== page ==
Moving at the Speed of Laser

Enabling Tomorrow’s Space Missions with Laser Communications

By Caroline Mroz

In science fiction movies, we don’t give interplanetary communications a second thought — sending a message that crosses galaxies and lightyears is as easy as ordering a pizza. In reality, communicating with even our neighboring planets can be an arduous task. For example, if you were to be dropped on Mars right now, it could take weeks for your messages to reach Earth using current communications systems.

Fortunately, for over four decades, our team at Northrop Grumman has been developing a revolutionary technology with the power to underpin the next generation of space missions, including humankind’s journey to Mars and beyond: laser communications.

Currently, transmitting data from space to Earth is a process that often requires a heavy dose of patience. It can be a waiting game of days, weeks or even months thanks to several factors, explained Northrop Grumman Fellow Scott Nuccio. Not only is the radio frequency (RF) spectrum increasingly congested, the quantity and quality of data being collected is higher than ever before, resulting in slowdowns. Scientists, warfighters and policymakers — whose work often depends on information transmitted from a satellite or spacecraft — feel the impact of this delay.

“There’s this inverse relationship between the amount of data being collected and the ability to get that data home,” said Scott.

Breaking this communications bottleneck is no longer a long-term goal; it’s a necessity for tomorrow’s missions, which are being architected today. Addressing this gridlock is critical for enabling missions that aspire to go further and faster than ever before, including deep-space exploration and military satellite constellations. Scott — who is working with customers to plan missions that will be deployed and operational through 2040 or 2050 — said achieving the full potential of these ambitious plans will require next-level communications technology.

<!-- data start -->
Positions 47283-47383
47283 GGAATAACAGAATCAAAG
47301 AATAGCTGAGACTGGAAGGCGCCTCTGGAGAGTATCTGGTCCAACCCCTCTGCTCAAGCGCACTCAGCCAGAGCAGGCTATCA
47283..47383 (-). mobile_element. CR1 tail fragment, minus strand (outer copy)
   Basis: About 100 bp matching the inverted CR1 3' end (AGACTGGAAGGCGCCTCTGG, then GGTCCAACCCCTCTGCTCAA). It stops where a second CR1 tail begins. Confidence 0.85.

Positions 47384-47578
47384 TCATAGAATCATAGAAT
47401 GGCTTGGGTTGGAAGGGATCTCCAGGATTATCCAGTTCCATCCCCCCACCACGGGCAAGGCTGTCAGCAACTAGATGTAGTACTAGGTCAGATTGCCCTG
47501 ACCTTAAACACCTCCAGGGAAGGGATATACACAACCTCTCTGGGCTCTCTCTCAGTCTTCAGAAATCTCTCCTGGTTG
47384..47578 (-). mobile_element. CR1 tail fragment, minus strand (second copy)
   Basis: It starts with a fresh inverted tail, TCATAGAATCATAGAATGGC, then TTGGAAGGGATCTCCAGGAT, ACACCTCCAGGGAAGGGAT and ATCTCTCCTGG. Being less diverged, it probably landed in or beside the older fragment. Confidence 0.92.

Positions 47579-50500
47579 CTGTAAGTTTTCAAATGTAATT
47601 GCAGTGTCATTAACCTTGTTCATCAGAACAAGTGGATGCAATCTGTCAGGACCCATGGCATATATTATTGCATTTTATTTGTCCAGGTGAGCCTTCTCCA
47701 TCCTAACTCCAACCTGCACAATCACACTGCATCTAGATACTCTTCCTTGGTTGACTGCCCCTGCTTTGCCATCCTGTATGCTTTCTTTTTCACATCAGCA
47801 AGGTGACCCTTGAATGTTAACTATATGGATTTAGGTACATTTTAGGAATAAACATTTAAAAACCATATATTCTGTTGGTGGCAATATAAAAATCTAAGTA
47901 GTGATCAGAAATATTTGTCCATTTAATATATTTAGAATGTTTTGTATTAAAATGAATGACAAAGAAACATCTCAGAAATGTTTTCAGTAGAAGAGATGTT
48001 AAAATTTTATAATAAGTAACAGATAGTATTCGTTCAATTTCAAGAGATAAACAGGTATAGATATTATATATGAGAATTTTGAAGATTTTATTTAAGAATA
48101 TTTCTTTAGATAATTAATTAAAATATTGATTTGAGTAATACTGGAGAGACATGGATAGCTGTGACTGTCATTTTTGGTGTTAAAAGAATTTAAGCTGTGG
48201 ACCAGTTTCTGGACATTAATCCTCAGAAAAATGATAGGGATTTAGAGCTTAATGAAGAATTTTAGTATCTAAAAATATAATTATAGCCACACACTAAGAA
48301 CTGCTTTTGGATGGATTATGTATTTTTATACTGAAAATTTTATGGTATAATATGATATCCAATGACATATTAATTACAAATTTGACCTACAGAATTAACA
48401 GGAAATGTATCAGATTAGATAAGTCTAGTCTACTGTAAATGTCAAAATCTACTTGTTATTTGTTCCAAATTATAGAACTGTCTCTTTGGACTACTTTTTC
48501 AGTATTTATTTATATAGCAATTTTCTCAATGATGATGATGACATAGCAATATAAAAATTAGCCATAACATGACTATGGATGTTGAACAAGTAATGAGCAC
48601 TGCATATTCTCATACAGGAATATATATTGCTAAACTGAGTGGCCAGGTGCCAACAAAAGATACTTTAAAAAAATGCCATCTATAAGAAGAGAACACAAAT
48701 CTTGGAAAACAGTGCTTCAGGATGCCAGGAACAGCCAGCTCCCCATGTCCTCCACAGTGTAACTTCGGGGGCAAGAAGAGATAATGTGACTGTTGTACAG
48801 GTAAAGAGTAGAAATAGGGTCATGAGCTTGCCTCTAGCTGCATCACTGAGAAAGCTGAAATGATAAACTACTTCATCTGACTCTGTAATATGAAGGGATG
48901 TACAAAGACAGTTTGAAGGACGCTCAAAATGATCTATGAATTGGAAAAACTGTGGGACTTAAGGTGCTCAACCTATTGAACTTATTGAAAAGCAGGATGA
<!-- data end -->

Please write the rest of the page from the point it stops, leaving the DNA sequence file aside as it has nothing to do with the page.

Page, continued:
Breaking the Bottleneck

Like traditional RF communications, laser communications transmit data from space to a ground receiving station. However, instead of using radio waves, laser communications use very narrow laser beams which, due to their high frequency, can transmit significantly more data per second.

The difference in speed between RF and laser communications is comparable to going from dial-up to fiberoptic internet, and similarly transformative. For example, a complete map of Mars could be transmitted to Earth in nine days with laser communications as compared to nine weeks with RF communications, according to NASA.

“The instruments we build for space science do one job: look at the universe in some way, shape or form, turn that data into bits and get those bits to the ground, where they turn into science,” said Northrop Grumman Chief Mission Architect for Science and Robotic Exploration Jon Arenberg. “The faster and more efficiently we can get those bits to the ground without putting additional constraints on the product design, the better performing our products are.”

Laser communications systems’ low size, weight and power, known as SWaP, is another advantage. The relatively low SWaP of laser communications systems leaves more SWaP available for the primary mission of the satellite, making this technology appealing for missions with high data rate requirements — for example, the next generation space telescope or missions to Mars and beyond.

Optical Realities

Since laser communications brings a significant reduction in SWaP, many of the first applications are in space. In December 2021, NASA launched its Laser Communications Relay Demonstration (LCRD) aboard Northrop Grumman-built satellite STPSat-6. LCRD is NASA’s first two-way laser communications relay system which, according to NASA, transmits data at 1.2 gigabits-per-second between in-orbit satellites and two ground stations, demonstrating the powerful communications capabilities of this technology.

“It was a very exquisite payload that demonstrated the art of the possible, quite literally, for many future missions,” said STPSat 6 Program Director Ray Crough.

NASA reports that a laser communications terminal will also be installed on the Orion spacecraft as part of its upcoming Artemis II mission, allowing astronauts to send back high-definition video — a far cry from the grainy black-and-white video of Neil Armstrong’s Moon walk that Jon said he recalls watching as a child. One day, laser communications could even enable connectivity for hard-to-reach locations, from the battlefield to rural communities to inflight during air travel.

“This technology has the ability to change everyone’s experience,” said Jon. “It’s going to make the remote corners of our solar system come through in high definition, offering us a whole new toolkit.”


Read more about some of our groundbreaking work in laser communications, and discover what it’s like to work at Northrop Grumman.

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